As technology has advanced rapidly over the past two decades, it has impacted consumer behavior in various ways, including how they interact with their financial institutions. The youngest generation of adults in the U.S., nicknamed Gen Z, have new approaches to their money and financial services compared to older generational cohorts. While the group is still a small portion of the adult population (age 24 and under), we gained some insights into their banking behaviors from the National Technology Readiness Survey conducted annually by Rockbridge.
Members of Gen Z are just starting to develop banking/financial institution relationships and are most likely to only use a single financial institution at this stage in their lives. Car purchases and home purchases are two life events that can lead to new banking relationships, but fewer young adults are purchasing cars than in the past, and the median age of first-time home buyers hit a record high of 33 in 2019.
The features and services from financial institutions desired more by Gen Z than older generations are mainly focused on convenience and security. The most important banking features for Gen Z include the ability to quickly access and manage their finances through online bill pay and to secure their accounts by turning on/off card access. They place significantly higher importance than older generations on these two features, along with mobile banking apps for smart phones, personal financial management tools, and branches with loan officers. While they want the flexibility to access their accounts at their convenience, more than three-quarters (77%) of Gen Z also recognize the value of being able to talk face to face with bank officers for more complex financial issues like home ownership as they plan for the future.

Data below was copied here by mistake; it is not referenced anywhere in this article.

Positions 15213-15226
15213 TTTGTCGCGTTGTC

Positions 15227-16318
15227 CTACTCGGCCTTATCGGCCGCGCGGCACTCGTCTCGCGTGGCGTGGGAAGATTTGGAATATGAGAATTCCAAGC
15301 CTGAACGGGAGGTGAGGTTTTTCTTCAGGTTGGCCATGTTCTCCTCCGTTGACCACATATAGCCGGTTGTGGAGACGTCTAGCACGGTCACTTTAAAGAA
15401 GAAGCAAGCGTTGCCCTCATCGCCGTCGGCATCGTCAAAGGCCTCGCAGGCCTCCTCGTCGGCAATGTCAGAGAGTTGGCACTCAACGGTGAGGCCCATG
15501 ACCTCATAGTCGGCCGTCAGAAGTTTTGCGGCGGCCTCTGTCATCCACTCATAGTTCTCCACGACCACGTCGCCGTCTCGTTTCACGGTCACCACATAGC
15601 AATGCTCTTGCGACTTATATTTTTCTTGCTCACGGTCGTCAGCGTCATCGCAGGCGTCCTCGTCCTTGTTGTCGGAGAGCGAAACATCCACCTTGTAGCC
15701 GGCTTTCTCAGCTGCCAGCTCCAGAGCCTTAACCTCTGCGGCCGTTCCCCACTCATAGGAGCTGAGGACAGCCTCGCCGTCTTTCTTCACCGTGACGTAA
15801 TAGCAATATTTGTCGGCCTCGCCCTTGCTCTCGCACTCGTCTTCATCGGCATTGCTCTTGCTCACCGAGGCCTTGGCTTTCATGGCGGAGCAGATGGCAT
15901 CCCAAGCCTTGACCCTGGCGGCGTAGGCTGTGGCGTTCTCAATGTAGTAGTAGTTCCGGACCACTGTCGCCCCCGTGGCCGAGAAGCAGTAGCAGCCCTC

Gen Z is also more willing to have these conversations in non-traditional locations, compared to older generations. These consumers are more open to banks operating in unique locations such as coffee shops, big-box retailers, gyms, grocery stores, and department stores. It will be important for financial institutions to employ creativity in establishing and deepening face to face relationships with customers, especially since this younger generation is most likely to use mobile banking (54% of Gen Z use mobile payment compared to 39% of older generations) and fintech—digital wallets and peer to peer payment services—instead of going to branches.
Growing up in a historically long economic expansion and technological revolution, Gen Z is willing to adopt a wider variety of products, tools, and services to manage their finances compared to previous generations. It will be crucial for banks to pay attention to their preferences, behaviors, and financial literacy to make connections with them and secure their loyalty as customers.